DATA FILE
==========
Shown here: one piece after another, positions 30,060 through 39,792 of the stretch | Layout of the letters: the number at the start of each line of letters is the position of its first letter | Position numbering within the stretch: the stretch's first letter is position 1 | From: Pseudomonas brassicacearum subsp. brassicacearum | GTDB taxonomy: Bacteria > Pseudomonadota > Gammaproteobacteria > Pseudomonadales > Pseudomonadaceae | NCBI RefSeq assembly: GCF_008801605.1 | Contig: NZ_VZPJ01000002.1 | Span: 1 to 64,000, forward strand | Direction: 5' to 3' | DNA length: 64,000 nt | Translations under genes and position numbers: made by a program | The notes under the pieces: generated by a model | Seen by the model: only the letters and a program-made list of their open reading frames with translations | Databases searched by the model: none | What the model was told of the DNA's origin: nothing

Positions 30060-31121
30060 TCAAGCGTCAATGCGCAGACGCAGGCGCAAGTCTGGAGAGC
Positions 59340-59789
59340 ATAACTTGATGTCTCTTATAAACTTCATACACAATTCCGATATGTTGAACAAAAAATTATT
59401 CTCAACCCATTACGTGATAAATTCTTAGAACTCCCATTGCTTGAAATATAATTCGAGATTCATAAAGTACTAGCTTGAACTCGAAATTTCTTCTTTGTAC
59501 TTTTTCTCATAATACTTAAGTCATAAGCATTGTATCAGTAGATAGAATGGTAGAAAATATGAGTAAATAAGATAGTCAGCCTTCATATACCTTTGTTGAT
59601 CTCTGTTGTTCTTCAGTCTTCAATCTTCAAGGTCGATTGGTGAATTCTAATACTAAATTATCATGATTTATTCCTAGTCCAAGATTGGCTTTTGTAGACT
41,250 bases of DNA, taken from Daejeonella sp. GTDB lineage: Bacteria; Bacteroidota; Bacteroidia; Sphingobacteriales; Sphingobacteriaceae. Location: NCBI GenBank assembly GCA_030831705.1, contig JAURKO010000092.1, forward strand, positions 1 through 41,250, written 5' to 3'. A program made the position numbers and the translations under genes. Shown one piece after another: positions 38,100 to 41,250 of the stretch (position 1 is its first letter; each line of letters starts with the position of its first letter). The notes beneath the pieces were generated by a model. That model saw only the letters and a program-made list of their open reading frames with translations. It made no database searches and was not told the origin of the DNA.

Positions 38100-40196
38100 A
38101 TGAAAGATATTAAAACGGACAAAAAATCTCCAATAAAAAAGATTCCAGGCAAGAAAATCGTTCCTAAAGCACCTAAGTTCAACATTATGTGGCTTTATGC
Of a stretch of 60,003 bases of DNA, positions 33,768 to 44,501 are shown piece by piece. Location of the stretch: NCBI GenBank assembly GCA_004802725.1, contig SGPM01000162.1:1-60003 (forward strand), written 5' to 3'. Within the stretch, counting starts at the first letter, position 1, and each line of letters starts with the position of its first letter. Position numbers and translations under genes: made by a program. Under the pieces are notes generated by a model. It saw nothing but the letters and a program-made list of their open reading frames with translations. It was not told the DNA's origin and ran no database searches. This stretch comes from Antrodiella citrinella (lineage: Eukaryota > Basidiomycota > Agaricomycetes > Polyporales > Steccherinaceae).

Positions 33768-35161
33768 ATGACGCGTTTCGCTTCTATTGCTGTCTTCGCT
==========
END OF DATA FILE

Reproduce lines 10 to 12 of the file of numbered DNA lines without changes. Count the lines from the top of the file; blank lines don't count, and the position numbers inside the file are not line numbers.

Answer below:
Positions 38100-40196
38100 A
38101 TGAAAGATATTAAAACGGACAAAAAATCTCCAATAAAAAAGATTCCAGGCAAGAAAATCGTTCCTAAAGCACCTAAGTTCAACATTATGTGGCTTTATGC